Third, the Court held that the Act was wildly over-inclusive. It pointed out that "[n]ot all of the children who are forbidden to purchase violent video games on their own have parents who care whether they purchase violent video games." The Statute's entire effect, according to the Court, "is only in support of what the State thinks parents ought to want." (emphasis in original). Thus, the statute was not narrowly tailored to assisting parents, as the First Amendment requires.

Justice Alito, in his concurrence, would reach the same conclusion, but instead chose to focus on the "impermissibly vague" argument that the video-game industry raised.

Justice Alito started by citing the due process rule, requiring that laws give people of ordinary intelligence fair notice of what is prohibited. Grayned v. City of Rockford, 408 U.S. 104, 108 (1972). Then he pointed out several deficiencies that, in his opinion, rendered the statute void for vagueness. First, the California statute did not define "violent video games" with the "narrow specificity" the Constitution requires. Second, California "relied on undefined societal or community standards" as to what is suitable for minors. The California law is heavily dependent on the identification of generally accepted standards regarding the suitability of violent entertainment for minors, while leaving such critical terms as "deviant" and "morbid" undefined in the statute.

Moreover, the fact that there is no jurisprudence on the books regarding the standards for expression related to violence further weakens the state's failure to define what he felt were critical terms.

Justice Alito disagreed with the majority that Stevens controlled the analysis, because the statute in that case was sharply different from the one in Entertainment Merchants Association. Stevens related to a law that "broadly prohibited any person from creating, selling, or possessing depictions of animal cruelty for commercial gain." The Justice stated that the California statute in Entertainment Merchants Association "limited the sale or rental of violent video games to minors," and pointed out that there was no restriction on the creation of the games, nor was there one against adults from purchasing them.

Stevens, according to Alito, does not support the proposition that a law like the violent video games law has to satisfy strict scrutiny. For Justice Alito, the end result is that the majority opinion is a "sweeping" suggestion that "no regulation of minors' access to violent video games is allowed - at least without supporting evidence that may not be realistically obtainable given the nature of the phenomenon in question."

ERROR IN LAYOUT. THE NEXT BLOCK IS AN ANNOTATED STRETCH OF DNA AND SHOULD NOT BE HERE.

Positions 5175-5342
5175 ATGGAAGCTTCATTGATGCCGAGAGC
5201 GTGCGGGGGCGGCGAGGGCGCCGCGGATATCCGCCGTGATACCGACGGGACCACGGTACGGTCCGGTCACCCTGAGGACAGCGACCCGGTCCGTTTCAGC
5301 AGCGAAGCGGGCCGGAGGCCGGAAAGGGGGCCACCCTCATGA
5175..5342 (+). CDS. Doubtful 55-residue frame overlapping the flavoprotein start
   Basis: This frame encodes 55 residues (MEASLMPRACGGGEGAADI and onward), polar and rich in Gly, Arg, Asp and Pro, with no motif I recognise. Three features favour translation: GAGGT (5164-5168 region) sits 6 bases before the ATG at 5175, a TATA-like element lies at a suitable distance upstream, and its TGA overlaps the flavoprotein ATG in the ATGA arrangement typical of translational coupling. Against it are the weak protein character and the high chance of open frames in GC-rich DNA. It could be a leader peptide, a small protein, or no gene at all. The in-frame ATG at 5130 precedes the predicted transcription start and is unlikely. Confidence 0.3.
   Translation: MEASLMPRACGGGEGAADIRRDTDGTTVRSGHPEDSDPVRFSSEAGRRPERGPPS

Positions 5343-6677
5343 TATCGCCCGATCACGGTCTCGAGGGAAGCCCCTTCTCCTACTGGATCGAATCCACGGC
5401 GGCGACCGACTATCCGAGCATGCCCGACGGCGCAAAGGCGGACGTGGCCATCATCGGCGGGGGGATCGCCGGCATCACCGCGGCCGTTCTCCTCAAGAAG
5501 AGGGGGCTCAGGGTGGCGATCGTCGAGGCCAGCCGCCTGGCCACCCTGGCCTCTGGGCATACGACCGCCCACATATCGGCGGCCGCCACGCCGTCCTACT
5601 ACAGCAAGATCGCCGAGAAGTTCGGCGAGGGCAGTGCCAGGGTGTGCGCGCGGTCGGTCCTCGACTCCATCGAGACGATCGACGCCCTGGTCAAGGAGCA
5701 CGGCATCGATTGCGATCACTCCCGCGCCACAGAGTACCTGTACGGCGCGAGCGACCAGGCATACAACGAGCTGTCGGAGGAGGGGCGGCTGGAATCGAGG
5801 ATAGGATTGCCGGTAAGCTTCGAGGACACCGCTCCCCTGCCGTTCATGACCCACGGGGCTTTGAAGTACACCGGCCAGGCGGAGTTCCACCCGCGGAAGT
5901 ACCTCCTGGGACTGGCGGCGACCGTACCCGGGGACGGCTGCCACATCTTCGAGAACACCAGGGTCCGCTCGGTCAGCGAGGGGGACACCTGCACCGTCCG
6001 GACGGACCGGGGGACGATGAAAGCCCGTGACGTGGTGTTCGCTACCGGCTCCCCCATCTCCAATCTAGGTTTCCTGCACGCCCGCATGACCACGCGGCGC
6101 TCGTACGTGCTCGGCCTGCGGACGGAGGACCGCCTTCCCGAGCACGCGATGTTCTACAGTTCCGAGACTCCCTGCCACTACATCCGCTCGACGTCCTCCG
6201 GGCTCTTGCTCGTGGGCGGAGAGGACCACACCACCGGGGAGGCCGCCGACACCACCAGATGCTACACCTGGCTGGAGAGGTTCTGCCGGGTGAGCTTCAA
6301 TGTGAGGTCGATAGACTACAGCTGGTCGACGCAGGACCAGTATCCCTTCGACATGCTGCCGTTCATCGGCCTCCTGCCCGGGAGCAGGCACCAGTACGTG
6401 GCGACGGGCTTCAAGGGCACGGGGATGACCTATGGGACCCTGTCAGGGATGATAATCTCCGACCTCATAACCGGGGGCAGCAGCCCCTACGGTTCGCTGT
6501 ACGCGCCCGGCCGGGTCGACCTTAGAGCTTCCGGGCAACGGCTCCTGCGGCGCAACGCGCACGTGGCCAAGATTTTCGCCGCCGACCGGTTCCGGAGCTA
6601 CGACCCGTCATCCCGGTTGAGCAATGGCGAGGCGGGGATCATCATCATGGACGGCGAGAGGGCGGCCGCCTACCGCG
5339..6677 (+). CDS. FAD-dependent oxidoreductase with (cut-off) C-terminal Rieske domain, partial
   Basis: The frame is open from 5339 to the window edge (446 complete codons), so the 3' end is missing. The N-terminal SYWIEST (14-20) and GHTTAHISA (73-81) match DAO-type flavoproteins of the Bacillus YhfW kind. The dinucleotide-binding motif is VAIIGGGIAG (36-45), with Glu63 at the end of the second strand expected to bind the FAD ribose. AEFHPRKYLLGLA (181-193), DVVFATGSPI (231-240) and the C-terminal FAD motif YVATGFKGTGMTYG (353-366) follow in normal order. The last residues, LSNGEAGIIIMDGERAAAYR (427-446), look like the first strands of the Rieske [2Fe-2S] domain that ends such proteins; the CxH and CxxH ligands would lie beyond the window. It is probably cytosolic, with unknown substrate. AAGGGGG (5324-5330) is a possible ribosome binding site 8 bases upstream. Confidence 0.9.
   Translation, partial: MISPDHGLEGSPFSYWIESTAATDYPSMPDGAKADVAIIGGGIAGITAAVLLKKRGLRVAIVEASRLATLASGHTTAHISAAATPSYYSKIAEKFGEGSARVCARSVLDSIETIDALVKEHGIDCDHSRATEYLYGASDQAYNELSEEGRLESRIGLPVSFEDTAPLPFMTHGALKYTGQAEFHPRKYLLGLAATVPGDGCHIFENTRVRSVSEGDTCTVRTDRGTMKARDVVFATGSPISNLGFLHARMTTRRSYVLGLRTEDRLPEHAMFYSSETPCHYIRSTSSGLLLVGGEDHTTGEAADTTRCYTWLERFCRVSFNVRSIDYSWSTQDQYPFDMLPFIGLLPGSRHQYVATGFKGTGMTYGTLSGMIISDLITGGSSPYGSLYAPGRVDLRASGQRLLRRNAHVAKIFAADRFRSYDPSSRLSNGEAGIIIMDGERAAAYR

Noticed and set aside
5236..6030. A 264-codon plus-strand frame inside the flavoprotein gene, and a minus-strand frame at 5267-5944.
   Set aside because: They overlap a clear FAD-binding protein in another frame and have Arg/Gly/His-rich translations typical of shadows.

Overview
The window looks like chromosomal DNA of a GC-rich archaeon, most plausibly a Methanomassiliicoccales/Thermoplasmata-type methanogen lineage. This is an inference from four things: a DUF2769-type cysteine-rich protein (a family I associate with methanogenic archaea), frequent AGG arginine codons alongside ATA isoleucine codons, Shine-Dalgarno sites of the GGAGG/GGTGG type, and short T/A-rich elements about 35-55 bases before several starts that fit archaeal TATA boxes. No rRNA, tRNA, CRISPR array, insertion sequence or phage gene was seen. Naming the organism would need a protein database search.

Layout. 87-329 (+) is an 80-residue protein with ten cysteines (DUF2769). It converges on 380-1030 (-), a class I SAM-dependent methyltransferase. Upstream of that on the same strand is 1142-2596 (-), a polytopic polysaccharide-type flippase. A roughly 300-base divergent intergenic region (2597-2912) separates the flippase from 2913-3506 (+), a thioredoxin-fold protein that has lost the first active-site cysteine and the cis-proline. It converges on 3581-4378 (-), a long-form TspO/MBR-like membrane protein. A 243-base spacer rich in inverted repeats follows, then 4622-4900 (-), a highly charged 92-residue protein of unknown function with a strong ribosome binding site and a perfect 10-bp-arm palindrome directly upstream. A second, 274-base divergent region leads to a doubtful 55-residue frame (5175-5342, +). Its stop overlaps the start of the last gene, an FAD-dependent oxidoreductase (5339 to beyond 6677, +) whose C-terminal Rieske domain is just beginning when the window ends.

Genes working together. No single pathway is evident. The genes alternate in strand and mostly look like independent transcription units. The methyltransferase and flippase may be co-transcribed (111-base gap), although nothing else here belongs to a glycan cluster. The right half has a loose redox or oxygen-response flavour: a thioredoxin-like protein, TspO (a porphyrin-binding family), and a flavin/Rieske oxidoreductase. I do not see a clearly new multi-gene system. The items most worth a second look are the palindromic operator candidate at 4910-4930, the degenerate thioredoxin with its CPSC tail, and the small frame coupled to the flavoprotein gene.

Justice Thomas' dissent took a novel approach. He did not rule on the statute on First Amendment grounds, essentially holding that minors have no constitutional right to speak or be spoken to without their parents' consent. There is no case citation supporting that proposition. It appeared to be an exercise in discerning what the Framers envisioned for the First Amendment's application to children via extended references to historical books on the nature of colonial- and post-Revolutionary War- era childrearing.

Justice Breyer's dissent applied a more conventional approach. He applied both the Court's vagueness precedents, and Stevens. He opined that the special category of protection is not "depictions of violence," but rather the protection of children. He would hold that the California statute provides fair notice of the prohibition, and therefore, it isn't impermissibly vague, in contrast to Justice Alito's concurring opinion. Breyer also believed that the California law survived strict scrutiny in that it was narrowly tailored, furthered a compelling state interest, and there was no less restrictive alternative that was at least as effective. Applying that rule, he would find that California's law imposed merely a modest restriction on expression, prevented no one from playing a video game, no adult from buying one, and no minor from getting one if a parent got one for them. To him, the California law advanced a compelling state interest in that the basic parental claim to authority over childrearing makes it proper to enact laws designed to further that cause, and the State's independent interest in the well-being of youth. He eschewed the majority's acknowledgement of the video-game industry's voluntary rating system as a less restrictive alternative as least as effective. Thus, he found that the law is not fatally under-inclusive, and cited many psychological studies to support his opinion.

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This page contains a single entry from the blog posted on July 1, 2011 12:56 PM.